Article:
This book argues that journalism should treat itself as an academic discipline on a par with history, geography and sociology, and as an art form in its own right. Time, space, social relations and imagination are intrinsic to journalism. Chris Nash takes the major flaws attributed to journalism by its critics—a crude empiricism driven by an un-reflexive ‘news sense’; a narrow focus on a de-contextualised, transient present; and a too intimate familiarity with powerful sources—and treats them as methodological challenges. Drawing on the conceptual frameworks of Pierre Bourdieu, David Harvey, Henri Lefebvre, Michel-Rolph Trouillot and Gaye Tuchman, he explores the ways in which rigorous journalism practice can be theorised to meet these challenges.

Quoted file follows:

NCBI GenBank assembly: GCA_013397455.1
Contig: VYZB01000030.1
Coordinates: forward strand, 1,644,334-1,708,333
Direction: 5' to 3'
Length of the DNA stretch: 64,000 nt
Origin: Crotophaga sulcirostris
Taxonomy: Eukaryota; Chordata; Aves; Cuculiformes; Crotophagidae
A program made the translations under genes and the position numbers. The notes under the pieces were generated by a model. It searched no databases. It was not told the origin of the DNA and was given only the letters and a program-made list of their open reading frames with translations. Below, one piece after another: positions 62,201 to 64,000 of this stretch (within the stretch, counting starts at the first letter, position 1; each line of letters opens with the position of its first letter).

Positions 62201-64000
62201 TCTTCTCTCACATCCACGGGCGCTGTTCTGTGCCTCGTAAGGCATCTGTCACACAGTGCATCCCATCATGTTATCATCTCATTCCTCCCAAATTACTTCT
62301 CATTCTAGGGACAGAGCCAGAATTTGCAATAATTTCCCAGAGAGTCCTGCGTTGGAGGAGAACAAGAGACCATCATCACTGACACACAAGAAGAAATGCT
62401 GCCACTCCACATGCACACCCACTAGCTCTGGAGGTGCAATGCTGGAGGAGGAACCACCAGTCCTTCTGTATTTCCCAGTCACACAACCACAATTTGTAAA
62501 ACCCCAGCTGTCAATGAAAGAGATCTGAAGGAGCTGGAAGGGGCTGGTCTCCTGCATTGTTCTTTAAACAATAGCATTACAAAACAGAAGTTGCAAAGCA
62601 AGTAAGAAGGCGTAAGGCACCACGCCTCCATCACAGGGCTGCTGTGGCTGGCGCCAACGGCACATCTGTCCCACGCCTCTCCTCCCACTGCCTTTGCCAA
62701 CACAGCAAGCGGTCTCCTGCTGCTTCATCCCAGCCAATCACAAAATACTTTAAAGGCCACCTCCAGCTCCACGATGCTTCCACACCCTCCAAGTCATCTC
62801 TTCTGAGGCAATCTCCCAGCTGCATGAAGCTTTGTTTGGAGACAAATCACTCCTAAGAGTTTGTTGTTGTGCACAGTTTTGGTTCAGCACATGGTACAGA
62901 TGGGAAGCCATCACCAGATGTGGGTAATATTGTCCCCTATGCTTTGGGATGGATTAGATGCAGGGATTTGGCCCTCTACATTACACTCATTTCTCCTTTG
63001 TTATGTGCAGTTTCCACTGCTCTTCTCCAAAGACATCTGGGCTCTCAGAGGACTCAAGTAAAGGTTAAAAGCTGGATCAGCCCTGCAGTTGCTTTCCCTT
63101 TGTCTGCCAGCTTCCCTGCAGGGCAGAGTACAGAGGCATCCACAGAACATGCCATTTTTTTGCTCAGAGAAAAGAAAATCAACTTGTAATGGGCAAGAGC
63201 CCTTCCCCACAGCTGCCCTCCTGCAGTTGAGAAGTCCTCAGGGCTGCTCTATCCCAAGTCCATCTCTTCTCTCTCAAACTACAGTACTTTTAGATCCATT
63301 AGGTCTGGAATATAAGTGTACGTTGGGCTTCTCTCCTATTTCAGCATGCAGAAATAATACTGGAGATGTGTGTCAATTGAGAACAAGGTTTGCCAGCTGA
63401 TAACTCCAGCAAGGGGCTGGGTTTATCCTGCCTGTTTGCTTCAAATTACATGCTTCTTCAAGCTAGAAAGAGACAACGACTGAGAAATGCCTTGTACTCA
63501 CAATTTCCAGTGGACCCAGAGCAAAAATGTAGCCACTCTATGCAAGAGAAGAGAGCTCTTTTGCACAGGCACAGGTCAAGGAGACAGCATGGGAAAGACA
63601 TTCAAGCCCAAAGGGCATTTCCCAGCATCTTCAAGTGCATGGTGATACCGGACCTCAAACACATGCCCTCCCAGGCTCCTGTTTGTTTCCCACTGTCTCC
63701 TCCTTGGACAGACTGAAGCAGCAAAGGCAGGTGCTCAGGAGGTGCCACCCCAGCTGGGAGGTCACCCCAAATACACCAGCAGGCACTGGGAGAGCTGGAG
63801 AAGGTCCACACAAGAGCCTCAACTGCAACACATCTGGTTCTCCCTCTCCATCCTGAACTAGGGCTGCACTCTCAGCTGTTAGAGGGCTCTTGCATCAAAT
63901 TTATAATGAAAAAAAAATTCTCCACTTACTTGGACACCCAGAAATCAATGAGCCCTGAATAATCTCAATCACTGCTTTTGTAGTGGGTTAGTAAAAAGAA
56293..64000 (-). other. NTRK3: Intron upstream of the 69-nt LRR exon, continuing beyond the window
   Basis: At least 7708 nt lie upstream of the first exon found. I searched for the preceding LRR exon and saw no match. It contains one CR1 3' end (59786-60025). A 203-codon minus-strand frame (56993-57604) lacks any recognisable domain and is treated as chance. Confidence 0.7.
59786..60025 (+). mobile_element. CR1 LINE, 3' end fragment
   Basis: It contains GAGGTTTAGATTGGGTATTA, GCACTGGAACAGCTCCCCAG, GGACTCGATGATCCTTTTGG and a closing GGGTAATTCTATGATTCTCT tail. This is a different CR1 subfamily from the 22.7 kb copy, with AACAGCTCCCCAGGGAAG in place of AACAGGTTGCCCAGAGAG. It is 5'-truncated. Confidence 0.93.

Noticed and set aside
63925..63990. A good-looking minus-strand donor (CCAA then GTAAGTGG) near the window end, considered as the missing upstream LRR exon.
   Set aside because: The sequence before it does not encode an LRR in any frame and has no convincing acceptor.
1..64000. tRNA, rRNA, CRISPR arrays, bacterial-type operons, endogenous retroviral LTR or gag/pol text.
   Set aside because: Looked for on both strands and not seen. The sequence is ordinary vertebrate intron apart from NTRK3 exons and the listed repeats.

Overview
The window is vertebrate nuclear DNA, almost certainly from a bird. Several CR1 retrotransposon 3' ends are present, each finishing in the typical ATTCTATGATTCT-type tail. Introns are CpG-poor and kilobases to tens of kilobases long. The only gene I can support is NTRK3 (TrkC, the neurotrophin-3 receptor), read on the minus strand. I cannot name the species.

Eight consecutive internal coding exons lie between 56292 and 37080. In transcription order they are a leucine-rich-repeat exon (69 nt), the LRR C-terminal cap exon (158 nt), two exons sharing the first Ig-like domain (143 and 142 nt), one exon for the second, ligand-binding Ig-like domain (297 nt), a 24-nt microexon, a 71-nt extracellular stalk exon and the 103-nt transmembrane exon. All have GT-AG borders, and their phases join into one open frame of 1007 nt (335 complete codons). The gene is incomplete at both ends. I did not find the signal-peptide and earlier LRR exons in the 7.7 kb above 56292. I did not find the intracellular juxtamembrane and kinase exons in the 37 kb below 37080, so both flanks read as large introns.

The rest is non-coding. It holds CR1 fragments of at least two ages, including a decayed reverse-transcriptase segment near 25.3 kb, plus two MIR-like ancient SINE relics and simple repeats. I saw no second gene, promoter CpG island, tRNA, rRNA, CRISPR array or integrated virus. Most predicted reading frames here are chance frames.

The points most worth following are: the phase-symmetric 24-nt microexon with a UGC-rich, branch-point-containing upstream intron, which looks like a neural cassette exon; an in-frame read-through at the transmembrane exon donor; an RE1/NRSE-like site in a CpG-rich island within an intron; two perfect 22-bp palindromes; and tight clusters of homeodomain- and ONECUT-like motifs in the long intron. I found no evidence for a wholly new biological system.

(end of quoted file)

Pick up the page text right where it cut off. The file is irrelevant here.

The argument proceeds through detailed case studies of work by two leading iconoclasts—the artist Hans Haacke and the 20th century journalist I.F. Stone. This deeply provocative and original study concludes that the academic understanding of journalism is fifty years behind its practice, and that it is long past time for scholars and practitioners to think about journalism as a disciplinary research practice.
Drawing on an award-winning professional career and over three decades teaching journalism practice and theory, Chris Nash makes these ideas accessible to a broad readership among scholars, graduate students and thoughtful journalists looking for ways to expand the intellectual range of their work.